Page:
Over the past 25 years, gross domestic product (GDP) annual growth rate in China averaged 9.88%. However, woes of a declining momentum in terms of growth continued to hinder investors’ sentiment. This was reflected in market volatility experienced over the past months. The slower demand from the second largest economy kicked-off a series of stimulus measures to try and maintain the current level of growth.

Despite the efforts, a stream of weakening economic figures persisted over the past months which added to the uncertainty on the sustainability of an annual growth rate above 7%. The uncertainty over the ongoing and prospective weakening of fiscal metrics, a continuing fall in reserve buffers due to capital outflows and given the level of uncertainty on the authorities’ capacity to implement reform, has punished China’s financial markets to a certain extent.

The cited increase in government debt to GDP has over the past years increased consistently and reached 40.6% of GDP at the end of 2015 from 32.5% in 2012. In line with the further expected accommodative stimulus, through further government spending, Moody’s forecasts that gross debt to GDP will increase to 43% by 2017.

One other key factor relates to the foreign exchange vulnerability and reserves. China's foreign exchange reserves have fallen markedly over the last 18 months, to $3.2 trillion in January 2016 from the peak figures of just below $4 trillion way back in June 2014. Clearly, despite the still ample reserve FX account, the plunge might be interpreted, within market context, as a signal of weakening confidence in the ability of the authorities to maintain economic growth and implement reforms.

In addition, if reserves uphold their declining momentum, in line with intent to preserve the value of the currency, this might tighten liquidity in China and impact the debt service capabilities. Other than that a depreciation in the currency is also likely to trigger further capital outflows.

Thus over the past months in line with a weakening economy, a series of easing measures were adopted. The most cited and the one which mostly shook markets across the board was the devaluation of the currency way back in August 2015. The said move had further fueled concerns going forward on China’s sustained growth.

Lately, the People’s Bank of China (PBOC) once again lowered the reserve ratio for banks by an additional 50 bps to 17%, from the 20 per cent level which was kept stable from mid-2012 until December 2014. Thus a further accommodative decision by the PBOC which should create further liquidity through the multiplier effect.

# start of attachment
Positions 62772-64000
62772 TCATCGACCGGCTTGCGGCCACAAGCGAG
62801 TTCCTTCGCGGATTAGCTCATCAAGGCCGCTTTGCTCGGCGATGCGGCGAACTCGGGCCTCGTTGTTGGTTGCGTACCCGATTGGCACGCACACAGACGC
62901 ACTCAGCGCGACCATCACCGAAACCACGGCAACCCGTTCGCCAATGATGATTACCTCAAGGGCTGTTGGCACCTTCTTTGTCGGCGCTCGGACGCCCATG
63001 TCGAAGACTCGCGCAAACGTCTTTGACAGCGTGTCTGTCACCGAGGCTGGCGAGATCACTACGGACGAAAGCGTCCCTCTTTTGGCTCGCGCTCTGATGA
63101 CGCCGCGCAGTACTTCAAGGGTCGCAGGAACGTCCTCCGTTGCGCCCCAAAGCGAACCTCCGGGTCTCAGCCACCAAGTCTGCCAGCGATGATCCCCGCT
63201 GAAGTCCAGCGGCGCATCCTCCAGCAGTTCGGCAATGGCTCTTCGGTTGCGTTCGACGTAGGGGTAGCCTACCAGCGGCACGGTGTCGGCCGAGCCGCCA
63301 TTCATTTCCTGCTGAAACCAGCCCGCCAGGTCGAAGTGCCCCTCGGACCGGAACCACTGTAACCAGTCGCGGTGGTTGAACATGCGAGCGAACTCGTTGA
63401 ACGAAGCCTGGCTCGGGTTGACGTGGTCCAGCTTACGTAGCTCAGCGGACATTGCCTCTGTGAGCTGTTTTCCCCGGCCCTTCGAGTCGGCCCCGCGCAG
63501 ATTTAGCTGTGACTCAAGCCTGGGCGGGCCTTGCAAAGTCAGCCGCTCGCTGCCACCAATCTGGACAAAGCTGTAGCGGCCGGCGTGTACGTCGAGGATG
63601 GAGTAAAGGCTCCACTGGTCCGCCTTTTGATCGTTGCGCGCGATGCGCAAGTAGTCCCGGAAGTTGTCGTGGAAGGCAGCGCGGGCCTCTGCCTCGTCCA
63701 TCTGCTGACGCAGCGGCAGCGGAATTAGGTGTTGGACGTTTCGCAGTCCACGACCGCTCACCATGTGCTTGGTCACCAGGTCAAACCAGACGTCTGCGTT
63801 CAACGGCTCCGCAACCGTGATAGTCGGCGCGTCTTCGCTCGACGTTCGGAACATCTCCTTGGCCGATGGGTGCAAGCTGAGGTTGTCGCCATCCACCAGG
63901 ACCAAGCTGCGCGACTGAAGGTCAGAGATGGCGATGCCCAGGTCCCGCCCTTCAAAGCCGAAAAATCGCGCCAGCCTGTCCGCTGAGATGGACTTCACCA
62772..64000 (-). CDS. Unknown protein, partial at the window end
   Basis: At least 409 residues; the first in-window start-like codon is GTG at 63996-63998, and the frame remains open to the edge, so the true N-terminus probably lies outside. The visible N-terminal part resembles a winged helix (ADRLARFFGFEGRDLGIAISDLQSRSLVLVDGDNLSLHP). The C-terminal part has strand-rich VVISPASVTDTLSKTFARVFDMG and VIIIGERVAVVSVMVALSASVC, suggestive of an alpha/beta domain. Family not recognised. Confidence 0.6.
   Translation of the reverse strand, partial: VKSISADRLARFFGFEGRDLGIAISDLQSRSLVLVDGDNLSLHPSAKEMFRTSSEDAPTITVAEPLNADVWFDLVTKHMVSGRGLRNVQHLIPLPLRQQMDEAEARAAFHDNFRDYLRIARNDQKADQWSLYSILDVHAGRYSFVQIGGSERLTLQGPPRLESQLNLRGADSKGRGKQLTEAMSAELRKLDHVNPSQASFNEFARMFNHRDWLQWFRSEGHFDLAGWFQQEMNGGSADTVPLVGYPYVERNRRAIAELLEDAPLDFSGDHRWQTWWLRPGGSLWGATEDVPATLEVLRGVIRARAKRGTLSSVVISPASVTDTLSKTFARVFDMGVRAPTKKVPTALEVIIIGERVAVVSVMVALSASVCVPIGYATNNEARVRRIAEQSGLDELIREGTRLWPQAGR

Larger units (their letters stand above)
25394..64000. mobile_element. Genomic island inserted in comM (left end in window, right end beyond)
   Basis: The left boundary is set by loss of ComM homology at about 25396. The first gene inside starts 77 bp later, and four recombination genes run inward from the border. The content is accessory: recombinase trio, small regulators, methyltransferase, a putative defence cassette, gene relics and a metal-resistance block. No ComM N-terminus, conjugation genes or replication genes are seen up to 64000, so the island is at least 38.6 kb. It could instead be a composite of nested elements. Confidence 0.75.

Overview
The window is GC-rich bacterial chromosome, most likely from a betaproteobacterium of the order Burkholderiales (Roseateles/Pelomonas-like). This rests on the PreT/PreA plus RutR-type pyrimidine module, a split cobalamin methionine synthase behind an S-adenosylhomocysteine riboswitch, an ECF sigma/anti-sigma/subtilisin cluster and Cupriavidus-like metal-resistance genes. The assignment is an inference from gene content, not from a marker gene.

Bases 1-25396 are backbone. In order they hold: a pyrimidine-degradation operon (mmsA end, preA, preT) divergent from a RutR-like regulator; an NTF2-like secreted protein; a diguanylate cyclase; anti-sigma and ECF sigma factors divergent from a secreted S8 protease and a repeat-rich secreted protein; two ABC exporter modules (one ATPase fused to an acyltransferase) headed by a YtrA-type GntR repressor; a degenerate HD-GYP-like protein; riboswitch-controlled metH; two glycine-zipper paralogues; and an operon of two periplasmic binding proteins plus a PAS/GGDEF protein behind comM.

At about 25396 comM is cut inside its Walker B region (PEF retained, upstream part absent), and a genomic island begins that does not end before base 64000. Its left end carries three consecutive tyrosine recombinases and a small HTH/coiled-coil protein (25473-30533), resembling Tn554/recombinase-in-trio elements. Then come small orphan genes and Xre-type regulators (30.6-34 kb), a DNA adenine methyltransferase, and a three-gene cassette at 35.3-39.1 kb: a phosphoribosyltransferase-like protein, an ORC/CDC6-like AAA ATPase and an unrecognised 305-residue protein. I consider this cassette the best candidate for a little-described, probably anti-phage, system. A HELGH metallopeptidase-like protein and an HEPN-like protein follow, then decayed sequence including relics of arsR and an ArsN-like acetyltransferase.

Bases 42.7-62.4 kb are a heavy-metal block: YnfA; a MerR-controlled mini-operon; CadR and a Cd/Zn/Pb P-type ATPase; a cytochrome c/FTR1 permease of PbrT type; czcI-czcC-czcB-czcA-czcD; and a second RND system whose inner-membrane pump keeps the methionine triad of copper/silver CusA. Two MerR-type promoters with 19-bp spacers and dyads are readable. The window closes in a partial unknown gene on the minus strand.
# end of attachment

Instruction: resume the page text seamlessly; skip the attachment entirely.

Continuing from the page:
Surely the revision of outlook by Moody’s triggered further concerns, which luckily enough weren’t till date effective over market participants due to the fact that over the last weekend China’s leaders gathered to set their 5-year plan growth targets which seem to be informally flagged at 6.5% to 7% levels. Thus investors are still betting on a new series of easing measures, both fiscal and monetary.

My view is that markets should commence accepting the fact that China’s growth, going forward, can’t be sustained at high levels as it did over the past years, in line with a slowed demand domestically, in addition to other macroeconomic factors globally.

However, looking on the flip-side of the story, despite economically China is passing through a rough patch, one must also depict a larger picture over the long-term. The country still holds one of the highest populations in the world. One other positive measure for the longer-term is the recent decision to abolish the one-child policy, which should, going forward, stimulate further domestic demand. Thus in my view when considering the longer term China should be a good position for investors.

Disclaimer: This article was issued by Jordan Portelli, Investment Manager at Calamatta Cuschieri. For more information visit, www.cc.com.mt. The information, view and opinions provided in this article is being provided solely for educational and informational purposes and should not be construed as investment advice, advice concerning particular investments or investment decisions, or tax or legal advice. Calamatta Cuschieri Investment Services Ltd has not verified and consequently neither warrants the accuracy nor the veracity of any information, views or opinions appearing on this website.


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